Church Musicians and Pastors from across the United States, representing all major Christian denominational traditions, as well as Reform Judaism, were in attendance.

The goal of the Tallahassee Church Music Conference is to promote mutual understanding in the practice and theology of music in the church.

The Tallahassee Church Music Conference is a biennial, ecumenical event held in Tallahassee in odd numbered years. It brings musicians, clergy, and congregants together from across the United States for seminars, discussion forums, and masterclasses devoted to church music. Concerts and worship services also provide the public with a broad and representative spectrum of music and worship. The Conference is sponsored by several different partnering organizations. These include the Dallas-based Church Music Institute, Inc., the Florida State University College of Music, the Florida State University Department of Religion, the Florida American Choral Directors Association, and the Tallahassee Chapter of the American Guild of Organists.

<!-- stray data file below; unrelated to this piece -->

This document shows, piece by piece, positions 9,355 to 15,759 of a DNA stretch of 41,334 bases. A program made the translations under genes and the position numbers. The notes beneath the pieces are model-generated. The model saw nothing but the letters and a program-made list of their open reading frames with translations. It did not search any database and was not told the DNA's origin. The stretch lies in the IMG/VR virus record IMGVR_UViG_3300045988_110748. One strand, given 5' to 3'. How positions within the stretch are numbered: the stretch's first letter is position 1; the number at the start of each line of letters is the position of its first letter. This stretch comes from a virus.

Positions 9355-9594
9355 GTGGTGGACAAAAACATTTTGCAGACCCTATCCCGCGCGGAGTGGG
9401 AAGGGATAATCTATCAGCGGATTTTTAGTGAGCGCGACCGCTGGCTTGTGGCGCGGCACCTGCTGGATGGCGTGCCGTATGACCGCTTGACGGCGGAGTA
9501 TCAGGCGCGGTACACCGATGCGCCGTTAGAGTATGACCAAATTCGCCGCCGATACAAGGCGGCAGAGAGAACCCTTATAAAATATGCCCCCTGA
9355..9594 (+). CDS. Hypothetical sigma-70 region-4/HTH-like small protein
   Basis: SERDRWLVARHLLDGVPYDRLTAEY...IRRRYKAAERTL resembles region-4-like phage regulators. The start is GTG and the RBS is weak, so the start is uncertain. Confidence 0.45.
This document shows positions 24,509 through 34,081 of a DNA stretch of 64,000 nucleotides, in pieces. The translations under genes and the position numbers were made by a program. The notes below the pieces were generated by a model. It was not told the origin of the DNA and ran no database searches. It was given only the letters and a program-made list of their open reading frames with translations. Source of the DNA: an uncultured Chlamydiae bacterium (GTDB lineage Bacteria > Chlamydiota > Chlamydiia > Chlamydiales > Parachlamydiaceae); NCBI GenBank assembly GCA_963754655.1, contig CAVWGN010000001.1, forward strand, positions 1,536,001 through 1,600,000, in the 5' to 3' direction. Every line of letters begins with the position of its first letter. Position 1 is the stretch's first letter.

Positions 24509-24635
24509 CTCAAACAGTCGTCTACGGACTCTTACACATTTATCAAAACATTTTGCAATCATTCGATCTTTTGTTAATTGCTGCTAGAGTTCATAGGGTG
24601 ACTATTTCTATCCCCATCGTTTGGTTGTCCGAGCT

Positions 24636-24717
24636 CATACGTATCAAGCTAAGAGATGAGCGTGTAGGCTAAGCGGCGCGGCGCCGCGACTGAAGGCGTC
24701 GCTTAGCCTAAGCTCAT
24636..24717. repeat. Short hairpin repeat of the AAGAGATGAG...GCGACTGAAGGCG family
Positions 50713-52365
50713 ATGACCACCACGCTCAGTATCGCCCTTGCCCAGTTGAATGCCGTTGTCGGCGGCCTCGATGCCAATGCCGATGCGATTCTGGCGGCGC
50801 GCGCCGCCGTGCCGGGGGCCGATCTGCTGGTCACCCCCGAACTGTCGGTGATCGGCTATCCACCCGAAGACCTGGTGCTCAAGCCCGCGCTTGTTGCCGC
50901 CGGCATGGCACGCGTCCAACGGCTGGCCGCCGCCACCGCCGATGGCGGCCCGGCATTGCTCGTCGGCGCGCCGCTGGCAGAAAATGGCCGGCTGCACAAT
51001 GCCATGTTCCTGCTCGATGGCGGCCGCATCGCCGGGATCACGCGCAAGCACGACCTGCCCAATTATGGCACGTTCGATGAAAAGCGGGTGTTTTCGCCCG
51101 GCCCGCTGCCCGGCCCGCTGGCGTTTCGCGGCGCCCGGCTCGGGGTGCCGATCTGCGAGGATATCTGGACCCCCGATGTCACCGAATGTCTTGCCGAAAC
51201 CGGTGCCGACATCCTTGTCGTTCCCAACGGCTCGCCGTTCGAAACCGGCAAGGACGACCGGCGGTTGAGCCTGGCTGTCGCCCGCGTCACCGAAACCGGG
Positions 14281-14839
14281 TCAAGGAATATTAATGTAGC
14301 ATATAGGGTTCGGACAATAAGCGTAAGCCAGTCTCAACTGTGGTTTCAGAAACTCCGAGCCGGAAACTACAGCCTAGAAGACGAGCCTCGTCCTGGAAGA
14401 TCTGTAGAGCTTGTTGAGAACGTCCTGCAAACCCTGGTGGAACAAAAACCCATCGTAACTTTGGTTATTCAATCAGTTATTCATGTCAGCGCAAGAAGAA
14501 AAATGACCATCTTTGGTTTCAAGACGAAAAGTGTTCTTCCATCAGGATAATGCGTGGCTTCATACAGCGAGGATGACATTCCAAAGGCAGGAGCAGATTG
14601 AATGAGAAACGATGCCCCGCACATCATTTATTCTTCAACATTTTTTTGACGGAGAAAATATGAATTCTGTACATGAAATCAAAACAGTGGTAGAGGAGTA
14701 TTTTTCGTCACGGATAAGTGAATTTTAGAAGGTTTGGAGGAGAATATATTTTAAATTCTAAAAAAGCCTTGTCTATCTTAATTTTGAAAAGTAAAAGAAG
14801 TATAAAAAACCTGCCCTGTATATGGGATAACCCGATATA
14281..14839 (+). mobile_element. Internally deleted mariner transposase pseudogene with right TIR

Previous conferences have brought over 1500 conferees, concert attendees, and worshipers together for three days of events. Former faculty members include: Marva Dawn, André Thomas, John Ferguson, Patrick Evans, Michael Corzine, and many others.


Noah Getz, Musician-In-Residence, American University